Posts Tagged ‘wwii’


I love the name True on this tombstone.  It’s not a name you see very often.


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Sgt. Samuel Westfall Allen Jr.


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Anton Loncar

According to the Greater Cleveland Veterans Memorial, Anton Loncar of Euclid, Ohio, died in a plane crash near Cuba while serving in the Navy in World War II. He was trained as a torpedo-man. He left behind his mother, another brother in naval service, and four sisters.

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Private Allan Fritzsche died along with 4 other members of the crew when the bomber he was riding in crashed near Harlingen Field, Texas. I am assuming that he was on a training run, since one of the other dead was listed as an instructor.

“Five Die in Plane Crash, One Hurt,” Lubbock Morning Avalanche, 1/19/1945, pg. 5.

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I considered posting a photograph of this monument as a Wordless Wednesday post, but there’s just too much interesting going on with this for me not to say something. First of all, there’s the shiny black surface with the obviously laser-carved inscription and images. Coming in closer to the side, there is this fantastic rendering of a lion and a Biblical quotation and then “ecce homo,” a reference to the life and passion of Christ.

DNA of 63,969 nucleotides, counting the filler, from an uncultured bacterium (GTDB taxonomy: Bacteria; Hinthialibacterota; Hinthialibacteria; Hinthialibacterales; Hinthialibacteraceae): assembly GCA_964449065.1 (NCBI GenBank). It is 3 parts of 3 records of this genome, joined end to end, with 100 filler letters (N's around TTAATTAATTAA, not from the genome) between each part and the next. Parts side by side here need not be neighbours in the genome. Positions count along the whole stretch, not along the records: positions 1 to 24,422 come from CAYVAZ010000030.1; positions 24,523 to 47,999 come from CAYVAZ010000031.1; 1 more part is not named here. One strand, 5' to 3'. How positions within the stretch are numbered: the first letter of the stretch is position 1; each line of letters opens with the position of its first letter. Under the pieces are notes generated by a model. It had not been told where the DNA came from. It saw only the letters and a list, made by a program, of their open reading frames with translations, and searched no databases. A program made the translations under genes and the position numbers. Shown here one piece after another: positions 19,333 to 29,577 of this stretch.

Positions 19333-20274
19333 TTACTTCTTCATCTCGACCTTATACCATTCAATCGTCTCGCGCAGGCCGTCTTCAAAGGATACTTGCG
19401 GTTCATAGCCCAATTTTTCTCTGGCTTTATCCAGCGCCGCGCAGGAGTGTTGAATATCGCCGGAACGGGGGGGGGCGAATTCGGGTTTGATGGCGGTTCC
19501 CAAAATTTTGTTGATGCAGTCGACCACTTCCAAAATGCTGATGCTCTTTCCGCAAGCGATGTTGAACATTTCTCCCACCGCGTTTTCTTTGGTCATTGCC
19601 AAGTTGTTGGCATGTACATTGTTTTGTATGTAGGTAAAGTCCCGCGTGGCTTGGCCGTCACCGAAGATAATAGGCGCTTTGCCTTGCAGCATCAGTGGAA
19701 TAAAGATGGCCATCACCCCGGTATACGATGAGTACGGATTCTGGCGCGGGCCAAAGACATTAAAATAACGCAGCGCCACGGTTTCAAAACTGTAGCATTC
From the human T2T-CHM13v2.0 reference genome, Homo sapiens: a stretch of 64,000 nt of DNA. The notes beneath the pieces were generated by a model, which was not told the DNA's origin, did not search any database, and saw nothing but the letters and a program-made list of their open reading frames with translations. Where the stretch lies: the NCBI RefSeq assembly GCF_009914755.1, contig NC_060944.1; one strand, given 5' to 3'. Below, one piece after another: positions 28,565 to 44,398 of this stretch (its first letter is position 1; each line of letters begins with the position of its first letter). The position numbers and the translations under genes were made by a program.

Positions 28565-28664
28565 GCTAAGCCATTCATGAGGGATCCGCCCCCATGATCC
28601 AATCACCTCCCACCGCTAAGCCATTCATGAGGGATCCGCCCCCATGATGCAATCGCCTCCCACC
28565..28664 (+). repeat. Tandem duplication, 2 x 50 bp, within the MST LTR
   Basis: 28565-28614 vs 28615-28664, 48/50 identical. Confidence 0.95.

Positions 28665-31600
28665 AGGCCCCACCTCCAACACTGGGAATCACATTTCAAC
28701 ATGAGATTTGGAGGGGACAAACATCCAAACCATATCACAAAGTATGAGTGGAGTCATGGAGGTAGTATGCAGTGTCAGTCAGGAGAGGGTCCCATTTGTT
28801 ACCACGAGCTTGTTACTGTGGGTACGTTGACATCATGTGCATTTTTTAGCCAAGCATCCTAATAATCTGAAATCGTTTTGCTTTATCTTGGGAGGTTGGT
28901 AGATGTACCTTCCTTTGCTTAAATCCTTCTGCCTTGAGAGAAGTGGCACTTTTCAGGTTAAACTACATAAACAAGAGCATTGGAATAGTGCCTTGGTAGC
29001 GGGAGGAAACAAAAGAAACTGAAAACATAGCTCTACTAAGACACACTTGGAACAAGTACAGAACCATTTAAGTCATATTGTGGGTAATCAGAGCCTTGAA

Parkers 2

On the front, we learn a lot about who the Parkers were in life. He served in World War II and then worked for the Postal Service. She had degrees in nursing and education.

Parkers 1

And finally there’s just her name Placid Jean Dove Parker. I’ve never heard the name Placid before, but it’s very nice. Assuming Placid was her given first name and Dove her surname before marriage, that does mean her name was Placid Dove. An emphasis on peace like that in choosing a name has to have a story behind it – I wonder if that story has survived in the family?

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This marker was actually the first one in the Tennes family plot that I paused to look at.

Tennes (7)

On it are lines from a famous poem by John Gillespie Magee, Jr., an American who penned the piece “High Flight” while serving in the Canadian Air Force during World War II. Magee perished in a plane collision at the end of 1941, but his poem has lived on and become a favorite of aviators and astronauts. I was able to find an online obituary for Horace Tennes confirming that he was a naval Lt. Commander in World War II, commanding a bombing squadron.

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